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Concerts I've seen


Judas Priest Brixton Academy, London
Saxon 19th December 2001

Judas Priest advert Judas Priest advert Judas Priest ticket
The venue was barely half full by the time Saxon took to the stage. However, they still managed to get a decent amount of support from the crowd, and performed well. Unsuprisingly, the classic material went down better than the newer tracks. The highlight for me was "Princess of the night". I get the impression, though, that Saxon are always somewhat resentful that don't enjoy the same level of support in the UK that they do in the rest of Europe, and perhaps that's reflected in their performances. Either way, they were significantly better than when I saw them at Bloodstock, but not as good as their NWOBHM anniversary show. Judas Priest were filming tonight's performance for a DVD, which is a shame, as they'd have been much better off filming their excellent Astoria performance from earlier in the year. Tonight's show, in comparison, seemed half hearted and lacking energy. This was no doubt not helped by the lack of a sell out crowd, making the venue seem very empty (particularly when compared to Rammstein's packed gig at the same venue a couple of weeks earlier). Not a great concert, by any means, but not a bad one either. At times, though, I got the impression they were playing for the cameras, and not for the audience.


Tyla The 12 Bar Club, London
14th December 2001

Tyla ticket Tyla advert While I've been to some small venues in my time, this one really is tiny. It literally is smaller than my living room, and even comes with a balcony large enough to hold a handful of people (Tyla commented, "It's like playing to a split level grill"). Last time I'd seen Tyla, he'd been supporting Hard Rain, and had just had an acoustic guitar and a microphone. This time, he had a backing band as well, although they weren't always familiar with the material he was playing, and at times, the drummer was relying on cues from someone in the audience to know when to start and stop playing! Tyla himself was on good form, and played a variety of tracks, both with and without the backing band (who I'm told were members of Anti-Product). A strong performance from a great frontman. It's not easy playing to an audience with just you and a guitar, but Tyla manages it with ease.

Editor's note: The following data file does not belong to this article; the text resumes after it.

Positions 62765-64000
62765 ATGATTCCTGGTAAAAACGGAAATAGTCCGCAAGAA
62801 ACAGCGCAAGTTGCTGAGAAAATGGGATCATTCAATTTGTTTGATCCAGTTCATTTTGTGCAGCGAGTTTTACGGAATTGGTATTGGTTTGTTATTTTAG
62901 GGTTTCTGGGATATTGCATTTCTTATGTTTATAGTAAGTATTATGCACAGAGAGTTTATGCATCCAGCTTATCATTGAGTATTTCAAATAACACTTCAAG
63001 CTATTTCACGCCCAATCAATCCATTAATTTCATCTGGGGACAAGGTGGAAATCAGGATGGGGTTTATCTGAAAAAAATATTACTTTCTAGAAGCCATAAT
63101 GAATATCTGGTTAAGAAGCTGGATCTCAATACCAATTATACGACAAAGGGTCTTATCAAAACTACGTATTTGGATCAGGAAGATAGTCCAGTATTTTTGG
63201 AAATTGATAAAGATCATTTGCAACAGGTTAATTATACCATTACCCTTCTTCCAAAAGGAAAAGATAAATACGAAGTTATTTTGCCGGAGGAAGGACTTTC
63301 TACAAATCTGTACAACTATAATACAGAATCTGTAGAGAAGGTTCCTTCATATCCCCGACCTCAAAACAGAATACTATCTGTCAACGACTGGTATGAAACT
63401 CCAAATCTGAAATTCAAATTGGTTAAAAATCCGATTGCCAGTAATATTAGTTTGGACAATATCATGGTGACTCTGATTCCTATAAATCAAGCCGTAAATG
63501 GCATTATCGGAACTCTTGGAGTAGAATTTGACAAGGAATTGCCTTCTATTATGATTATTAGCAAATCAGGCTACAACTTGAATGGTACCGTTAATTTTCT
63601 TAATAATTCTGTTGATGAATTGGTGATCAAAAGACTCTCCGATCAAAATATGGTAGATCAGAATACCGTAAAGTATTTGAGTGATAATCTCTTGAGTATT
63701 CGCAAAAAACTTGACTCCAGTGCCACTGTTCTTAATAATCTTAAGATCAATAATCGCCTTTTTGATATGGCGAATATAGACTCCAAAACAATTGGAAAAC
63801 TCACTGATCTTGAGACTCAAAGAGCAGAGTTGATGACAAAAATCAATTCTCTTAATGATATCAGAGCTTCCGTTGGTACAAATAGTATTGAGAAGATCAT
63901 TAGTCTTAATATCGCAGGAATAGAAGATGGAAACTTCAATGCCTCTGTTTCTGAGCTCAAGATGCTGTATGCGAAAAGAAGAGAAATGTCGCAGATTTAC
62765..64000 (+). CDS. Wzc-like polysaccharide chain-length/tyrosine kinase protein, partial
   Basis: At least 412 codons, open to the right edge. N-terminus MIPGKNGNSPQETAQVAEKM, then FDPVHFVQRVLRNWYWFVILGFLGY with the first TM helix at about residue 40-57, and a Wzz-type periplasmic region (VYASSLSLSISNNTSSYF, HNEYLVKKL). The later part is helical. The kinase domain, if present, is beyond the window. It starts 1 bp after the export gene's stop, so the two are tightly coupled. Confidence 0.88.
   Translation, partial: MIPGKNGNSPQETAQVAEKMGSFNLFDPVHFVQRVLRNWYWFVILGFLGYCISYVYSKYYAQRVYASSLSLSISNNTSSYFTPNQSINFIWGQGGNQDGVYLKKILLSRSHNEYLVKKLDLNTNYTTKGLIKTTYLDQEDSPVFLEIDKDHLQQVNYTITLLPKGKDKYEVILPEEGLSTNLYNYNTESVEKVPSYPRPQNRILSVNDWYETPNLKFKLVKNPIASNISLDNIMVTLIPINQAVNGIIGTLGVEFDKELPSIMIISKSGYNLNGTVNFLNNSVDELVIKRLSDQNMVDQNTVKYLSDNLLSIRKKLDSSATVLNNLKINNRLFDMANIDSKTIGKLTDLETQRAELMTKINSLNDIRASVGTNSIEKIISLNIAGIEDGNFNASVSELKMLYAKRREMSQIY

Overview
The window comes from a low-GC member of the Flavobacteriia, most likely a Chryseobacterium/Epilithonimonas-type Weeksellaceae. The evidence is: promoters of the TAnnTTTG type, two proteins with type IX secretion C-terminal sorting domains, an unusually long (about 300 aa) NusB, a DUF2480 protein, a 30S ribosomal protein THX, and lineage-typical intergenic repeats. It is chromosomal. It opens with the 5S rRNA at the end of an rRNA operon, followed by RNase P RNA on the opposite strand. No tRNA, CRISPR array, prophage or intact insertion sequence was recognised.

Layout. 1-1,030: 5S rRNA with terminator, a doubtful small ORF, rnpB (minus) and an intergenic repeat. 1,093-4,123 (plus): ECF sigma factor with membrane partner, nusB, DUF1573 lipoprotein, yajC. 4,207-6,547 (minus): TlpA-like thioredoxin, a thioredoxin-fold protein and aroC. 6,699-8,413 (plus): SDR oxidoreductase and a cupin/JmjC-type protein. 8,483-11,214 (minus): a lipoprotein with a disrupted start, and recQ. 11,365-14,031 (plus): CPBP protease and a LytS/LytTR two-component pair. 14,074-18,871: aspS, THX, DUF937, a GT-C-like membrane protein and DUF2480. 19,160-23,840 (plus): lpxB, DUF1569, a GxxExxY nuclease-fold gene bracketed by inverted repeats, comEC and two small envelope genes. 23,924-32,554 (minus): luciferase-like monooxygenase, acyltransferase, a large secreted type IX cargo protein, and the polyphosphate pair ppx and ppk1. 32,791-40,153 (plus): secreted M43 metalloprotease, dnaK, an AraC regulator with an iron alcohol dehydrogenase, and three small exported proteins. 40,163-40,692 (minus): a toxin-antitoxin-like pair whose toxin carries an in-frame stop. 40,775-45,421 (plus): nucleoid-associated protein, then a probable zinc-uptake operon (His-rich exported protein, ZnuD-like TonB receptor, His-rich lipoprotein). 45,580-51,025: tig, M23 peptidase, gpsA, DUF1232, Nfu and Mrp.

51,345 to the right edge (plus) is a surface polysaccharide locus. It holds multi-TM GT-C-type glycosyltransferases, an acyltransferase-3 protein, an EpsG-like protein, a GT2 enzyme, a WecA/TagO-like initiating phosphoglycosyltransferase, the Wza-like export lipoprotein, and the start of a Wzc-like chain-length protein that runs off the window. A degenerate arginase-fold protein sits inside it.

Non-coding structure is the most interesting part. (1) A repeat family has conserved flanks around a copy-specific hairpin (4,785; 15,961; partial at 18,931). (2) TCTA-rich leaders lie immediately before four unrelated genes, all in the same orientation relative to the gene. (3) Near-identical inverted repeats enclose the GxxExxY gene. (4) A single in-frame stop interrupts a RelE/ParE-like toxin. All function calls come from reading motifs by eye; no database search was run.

Steve Vai The Astoria, London
Eric Sardinas 6th December 2001

Steve Vai ticket Eric Sardinas was exactly as he was when I last saw him supporting Steve Vai, playing (as far as I could tell) the same tracks, with the same on stage mannerisms. Enjoyable, but nothing to write home about. Steve Vai, on the other hand, was much better than last time. Whereas before, he seemed dull and lifeless, and to be just going through the motions on stage, this time there was much more energy on stage. This was possibly helped by the stellar lineup of his backing band, which included both Tony Macalpine and Billy Sheehan. But whatever the reason, it made from a much better experience than last time, although I felt that Tony Macalpine in particular was underused somewhat...


Devin Townsend The Garage, London
Godflesh 5th December 2001
Kill II This